I began to wonder if I, too, could receive messages during my times of communing with God. I had been writing in prayer journals for years, but that was one-way communication: I did all the talking. I knew that God communicated with me through the Bible, but I yearned for more. Increasingly, I wanted to hear what God had to say to me personally on a given day. I decided to listen to God with pen in hand, writing down whatever I believe He was saying. I felt awkward the first time I tried this, but I received a message. It was short, biblical, and appropriate. It addressed topics that were current in my life: trust, fear, and closeness to God. I responded by writing in my prayer journal.
What she wrote in her prayer journal was later compiled into Jesus Calling and she makes a bold claim: “This practice of listening to God has increased my intimacy with Him more than any other spiritual discipline, so I want to share some of the messages I have received. In many parts of the world, Christians seem to be searching for a deeper experience of Jesus’ Presence and Peace. The messages that follow address that felt need.”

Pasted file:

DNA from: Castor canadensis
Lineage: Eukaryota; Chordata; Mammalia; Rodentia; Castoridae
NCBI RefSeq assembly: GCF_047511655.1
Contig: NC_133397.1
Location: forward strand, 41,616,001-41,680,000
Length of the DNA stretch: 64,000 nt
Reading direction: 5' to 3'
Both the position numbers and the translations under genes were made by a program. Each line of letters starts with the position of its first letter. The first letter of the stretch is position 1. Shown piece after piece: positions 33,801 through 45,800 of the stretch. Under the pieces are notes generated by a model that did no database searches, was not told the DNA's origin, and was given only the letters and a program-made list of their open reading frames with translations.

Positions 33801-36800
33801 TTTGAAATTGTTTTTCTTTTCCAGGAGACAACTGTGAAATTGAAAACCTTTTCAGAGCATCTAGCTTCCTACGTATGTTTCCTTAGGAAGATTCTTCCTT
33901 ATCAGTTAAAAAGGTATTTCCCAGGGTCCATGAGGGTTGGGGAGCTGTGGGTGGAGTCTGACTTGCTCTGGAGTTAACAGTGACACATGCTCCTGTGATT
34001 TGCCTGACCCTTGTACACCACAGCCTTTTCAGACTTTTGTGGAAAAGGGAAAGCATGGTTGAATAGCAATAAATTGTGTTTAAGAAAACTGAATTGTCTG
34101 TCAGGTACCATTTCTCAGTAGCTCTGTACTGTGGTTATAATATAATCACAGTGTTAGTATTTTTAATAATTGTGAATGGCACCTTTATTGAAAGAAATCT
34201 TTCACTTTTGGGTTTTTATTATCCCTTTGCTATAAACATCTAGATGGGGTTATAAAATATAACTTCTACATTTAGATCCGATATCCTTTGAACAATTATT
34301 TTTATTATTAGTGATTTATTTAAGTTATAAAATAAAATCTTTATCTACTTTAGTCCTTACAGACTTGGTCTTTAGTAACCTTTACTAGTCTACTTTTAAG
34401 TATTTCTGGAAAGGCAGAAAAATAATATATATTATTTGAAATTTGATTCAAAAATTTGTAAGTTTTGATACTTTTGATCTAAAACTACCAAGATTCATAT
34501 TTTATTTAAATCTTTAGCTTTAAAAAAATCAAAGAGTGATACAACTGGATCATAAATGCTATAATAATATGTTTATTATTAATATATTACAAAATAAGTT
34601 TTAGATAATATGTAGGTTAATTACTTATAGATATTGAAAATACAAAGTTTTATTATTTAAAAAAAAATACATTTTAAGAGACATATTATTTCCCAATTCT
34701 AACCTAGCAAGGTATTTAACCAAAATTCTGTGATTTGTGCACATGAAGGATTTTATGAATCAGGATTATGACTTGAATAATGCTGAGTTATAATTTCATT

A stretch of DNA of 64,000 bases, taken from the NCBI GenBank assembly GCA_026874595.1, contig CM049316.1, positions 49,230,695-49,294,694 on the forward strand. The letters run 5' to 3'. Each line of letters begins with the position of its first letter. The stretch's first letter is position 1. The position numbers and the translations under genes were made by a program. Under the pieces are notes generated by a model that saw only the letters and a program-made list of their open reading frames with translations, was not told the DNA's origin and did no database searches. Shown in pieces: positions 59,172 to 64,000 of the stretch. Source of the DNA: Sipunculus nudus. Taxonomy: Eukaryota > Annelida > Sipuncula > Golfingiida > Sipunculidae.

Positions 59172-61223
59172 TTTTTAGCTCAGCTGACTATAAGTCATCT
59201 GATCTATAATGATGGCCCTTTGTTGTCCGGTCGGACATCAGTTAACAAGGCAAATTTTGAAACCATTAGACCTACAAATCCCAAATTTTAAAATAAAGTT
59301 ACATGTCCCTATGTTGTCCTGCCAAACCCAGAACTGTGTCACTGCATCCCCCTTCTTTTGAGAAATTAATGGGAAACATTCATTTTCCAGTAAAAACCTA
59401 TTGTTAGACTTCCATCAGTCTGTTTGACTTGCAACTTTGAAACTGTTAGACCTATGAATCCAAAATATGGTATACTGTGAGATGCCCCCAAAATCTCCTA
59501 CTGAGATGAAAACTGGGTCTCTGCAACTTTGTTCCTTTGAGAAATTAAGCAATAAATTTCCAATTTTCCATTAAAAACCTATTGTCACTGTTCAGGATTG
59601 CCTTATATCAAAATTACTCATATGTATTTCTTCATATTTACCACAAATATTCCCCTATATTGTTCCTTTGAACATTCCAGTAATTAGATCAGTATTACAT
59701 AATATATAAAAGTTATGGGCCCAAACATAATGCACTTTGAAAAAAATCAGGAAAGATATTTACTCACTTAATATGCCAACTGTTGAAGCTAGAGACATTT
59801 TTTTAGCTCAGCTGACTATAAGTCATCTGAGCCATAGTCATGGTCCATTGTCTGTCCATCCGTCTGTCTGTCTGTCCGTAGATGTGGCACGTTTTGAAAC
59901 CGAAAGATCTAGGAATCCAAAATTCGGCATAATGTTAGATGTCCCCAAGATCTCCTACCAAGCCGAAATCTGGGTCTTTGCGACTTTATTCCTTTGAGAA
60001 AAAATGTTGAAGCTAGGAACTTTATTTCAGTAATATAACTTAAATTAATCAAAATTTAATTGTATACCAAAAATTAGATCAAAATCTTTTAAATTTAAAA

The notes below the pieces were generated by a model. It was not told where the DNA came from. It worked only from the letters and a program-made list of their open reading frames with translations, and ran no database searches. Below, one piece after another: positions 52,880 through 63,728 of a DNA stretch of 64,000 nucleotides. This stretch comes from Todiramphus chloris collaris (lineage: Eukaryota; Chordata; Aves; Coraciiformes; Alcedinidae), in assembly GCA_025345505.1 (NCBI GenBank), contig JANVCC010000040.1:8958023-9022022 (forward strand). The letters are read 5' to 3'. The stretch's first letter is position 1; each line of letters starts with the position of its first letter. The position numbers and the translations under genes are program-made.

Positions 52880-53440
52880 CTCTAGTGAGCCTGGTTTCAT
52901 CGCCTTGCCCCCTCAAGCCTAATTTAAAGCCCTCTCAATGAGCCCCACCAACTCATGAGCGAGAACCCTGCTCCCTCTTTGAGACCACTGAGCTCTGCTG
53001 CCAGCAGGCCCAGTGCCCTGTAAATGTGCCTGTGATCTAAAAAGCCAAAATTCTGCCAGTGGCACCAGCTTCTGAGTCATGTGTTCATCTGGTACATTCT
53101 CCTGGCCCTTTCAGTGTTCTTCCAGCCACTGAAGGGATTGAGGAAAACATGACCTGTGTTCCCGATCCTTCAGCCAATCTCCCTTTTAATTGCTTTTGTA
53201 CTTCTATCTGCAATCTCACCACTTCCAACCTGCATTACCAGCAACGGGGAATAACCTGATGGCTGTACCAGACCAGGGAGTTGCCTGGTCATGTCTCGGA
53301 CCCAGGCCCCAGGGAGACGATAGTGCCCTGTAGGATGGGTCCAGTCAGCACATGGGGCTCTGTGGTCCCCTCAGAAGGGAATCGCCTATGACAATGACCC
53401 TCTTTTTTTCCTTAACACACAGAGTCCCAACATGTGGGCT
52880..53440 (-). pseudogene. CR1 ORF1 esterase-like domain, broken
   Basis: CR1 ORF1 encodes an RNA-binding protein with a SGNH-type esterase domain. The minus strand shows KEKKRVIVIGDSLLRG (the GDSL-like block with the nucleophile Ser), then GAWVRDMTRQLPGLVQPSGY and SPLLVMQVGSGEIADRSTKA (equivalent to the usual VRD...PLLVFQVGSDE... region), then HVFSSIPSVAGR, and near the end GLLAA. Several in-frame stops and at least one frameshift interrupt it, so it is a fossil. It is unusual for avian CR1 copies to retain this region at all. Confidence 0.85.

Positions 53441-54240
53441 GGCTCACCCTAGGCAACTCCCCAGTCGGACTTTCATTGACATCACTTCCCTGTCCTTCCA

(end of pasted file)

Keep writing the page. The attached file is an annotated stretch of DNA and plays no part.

This excerpt from the reading for January 8 is representative of the daily devotionals:
Softly I announce my Presence. Shimmering hues of radiance tap gently at your consciousness, seeking entrance. Though I have all Power in heaven and on earth, I am infinitely tender with you. The weaker you are, the more gently I approach you. Let your weakness by a door to My Presence. Whenever you feel inadequate, remember that I am your ever-present Help.